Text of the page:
I've finished my first read through and edit of Heroic Plans, the sequel to my first horsey mystery, so it's time to delve more deeply into it now, and begin work on the areas I need to brush up.  It's not bad, though. It flowed well as I wrote it, and that easy flow shows in the first draft.  It's a fast and fun read! 

I've been really pleased by the sales of my books since I did the free offer on the first Freya book. It has really stimulated a lot of interest, which I guess means people must have read the freebie and come back for more!  Woo hoo!

I know people who see my Facebook page have seen this pic, but I love it so much that I just have to put it here as well!  This is Andyroo and I at the fire station.  I was getting in from my five hour shift at a local bush fire. Andrew was about to go out for his shift at the same fire.  2nd Lieutenant Keith got this photo of our glad meeting in the middle.


Andrew has been up a tall ladder working on the big roof beam of the cottage.  I think it is a design flaw that the big laminated beam, that runs right through the cottage, also sticks out the ends into the weather.  We filled and painted it a few years back when we were repainting the weather boards, but it needs still more protection, so Handy Andy is making boxes to put over both the sticky-out bits to keep the weather off them in future. He also plans on using the boxes to affix aerials to, so it's not all done from altruism.  :)

Andyroo hasn't lost his face, he has a mask on for the sanding.  :)

Angus has his collar off now, but he managed to look so handsome even while wearing it that I had to take another photo of him!

His uncles and aunty have recently turned six, and Facebook has sent me memories of the photos I posted of the puppies as they grew.  It reminded me of this sweet video we got of one of the pups from six years ago.  We called him Tonto. He was a character, even in a litter of characters, and went on to belong to one of the local vets.

Cyrano has been working extra hard this week to make sure we all feel loved enough.  Sit down and you automatically get a fat kitty (whether you want one or not.)


A friend lost her precious kitty this week.  It makes me appreciate our sweet boy even more than usual.


May you have a good weekend filled with the love of furry people, and not so furry ones too! 

Monday, 15 February 2016

Dogs of my High Pack: Keech

Keech, what can I say about Keech to do her justice?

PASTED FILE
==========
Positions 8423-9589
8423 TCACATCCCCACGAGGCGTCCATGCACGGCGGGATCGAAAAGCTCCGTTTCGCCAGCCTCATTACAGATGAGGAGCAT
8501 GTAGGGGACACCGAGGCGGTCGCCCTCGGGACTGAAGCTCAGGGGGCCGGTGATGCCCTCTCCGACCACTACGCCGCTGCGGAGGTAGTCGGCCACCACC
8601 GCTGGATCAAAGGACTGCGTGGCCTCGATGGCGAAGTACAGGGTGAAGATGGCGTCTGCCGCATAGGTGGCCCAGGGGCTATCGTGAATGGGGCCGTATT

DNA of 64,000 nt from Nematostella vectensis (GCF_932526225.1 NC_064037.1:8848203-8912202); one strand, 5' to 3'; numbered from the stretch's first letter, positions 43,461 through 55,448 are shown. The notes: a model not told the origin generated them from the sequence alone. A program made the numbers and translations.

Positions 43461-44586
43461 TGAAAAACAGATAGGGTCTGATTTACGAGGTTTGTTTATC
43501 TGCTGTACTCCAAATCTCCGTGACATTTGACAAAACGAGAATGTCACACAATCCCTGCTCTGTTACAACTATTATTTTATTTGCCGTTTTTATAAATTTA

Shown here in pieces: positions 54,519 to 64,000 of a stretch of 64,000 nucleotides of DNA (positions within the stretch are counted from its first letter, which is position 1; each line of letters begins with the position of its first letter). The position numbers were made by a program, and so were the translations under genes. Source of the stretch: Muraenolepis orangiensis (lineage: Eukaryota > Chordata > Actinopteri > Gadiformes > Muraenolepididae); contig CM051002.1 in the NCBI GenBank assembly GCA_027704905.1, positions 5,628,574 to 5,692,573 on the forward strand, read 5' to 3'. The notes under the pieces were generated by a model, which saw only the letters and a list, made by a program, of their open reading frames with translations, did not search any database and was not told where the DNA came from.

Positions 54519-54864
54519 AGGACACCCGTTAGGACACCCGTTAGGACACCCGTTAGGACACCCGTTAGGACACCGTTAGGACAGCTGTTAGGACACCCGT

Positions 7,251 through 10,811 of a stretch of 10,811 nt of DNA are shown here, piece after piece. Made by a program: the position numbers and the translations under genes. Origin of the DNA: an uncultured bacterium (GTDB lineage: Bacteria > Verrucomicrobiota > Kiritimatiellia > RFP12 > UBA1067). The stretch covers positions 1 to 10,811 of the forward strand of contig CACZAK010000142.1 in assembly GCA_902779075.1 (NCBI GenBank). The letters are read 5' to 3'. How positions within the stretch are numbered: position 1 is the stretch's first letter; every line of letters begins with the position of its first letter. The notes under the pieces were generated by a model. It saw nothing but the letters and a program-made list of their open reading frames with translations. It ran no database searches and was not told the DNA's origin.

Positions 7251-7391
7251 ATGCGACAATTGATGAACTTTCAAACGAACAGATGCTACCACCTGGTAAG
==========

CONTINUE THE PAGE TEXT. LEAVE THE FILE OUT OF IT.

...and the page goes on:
She came in to my life when I was, I think seventeen, maybe eighteen.  I'd just quit a job working on a racehorse property where I had lived-in, and was due to start another one working for a car parts dealer.  The real description of that job turned to be "prospective bit on the side," but I didn't know that yet.  I was to move to a bit of a scary area to live beside a garage. I know, I know!  Dodgy!  But after the crappy digs at the racehorse place it didn't seem all that much worse.  Anyway, I wanted a dog for company. I hadn't been able to have one while living-in and I really hated being dogless.  I looked in the paper and there was a pup.  Doberman/German shepherd cross, ten weeks, free to good home.

The pain of losing the first dog who was all my own, Trudy, was still with me, and she had been a German Shepherd, so I decided to see this little pup, hoping I might love her just as much.  They brought her to see me, and I will always remember how she came into the room and trotted round saying hello to each person as she went.  Not fawning, not over-excited, but in no way nervous either, just glad to meet people.

She was rather scrawny and wormy, and I was told that she had been taken from her mother at five weeks. At ten weeks old she had already been in two homes and was about to be in another!  She was already called Keech. I never asked why, or what it meant, and I never knew, though there is a wolf called Kiche in the Jack London book, White Fang.

Anyway, Keech and I went off to live in our little room beside the garage, and the very first night someone tried to break though the big rolladoors into garage next door.  We cuddled together in our bed and waited for the noise to end one way or another, and luckily it ended with the person going away disappointed.  By morning, we were bonded.

That 'job' only lasted as long as it took me to work out what was really wanted of me and after that we moved home for a little while, then out again into my car for a little while, and then a share house. I was back riding racehorses at a new place, and Keech would come along and sleep in the car while I worked.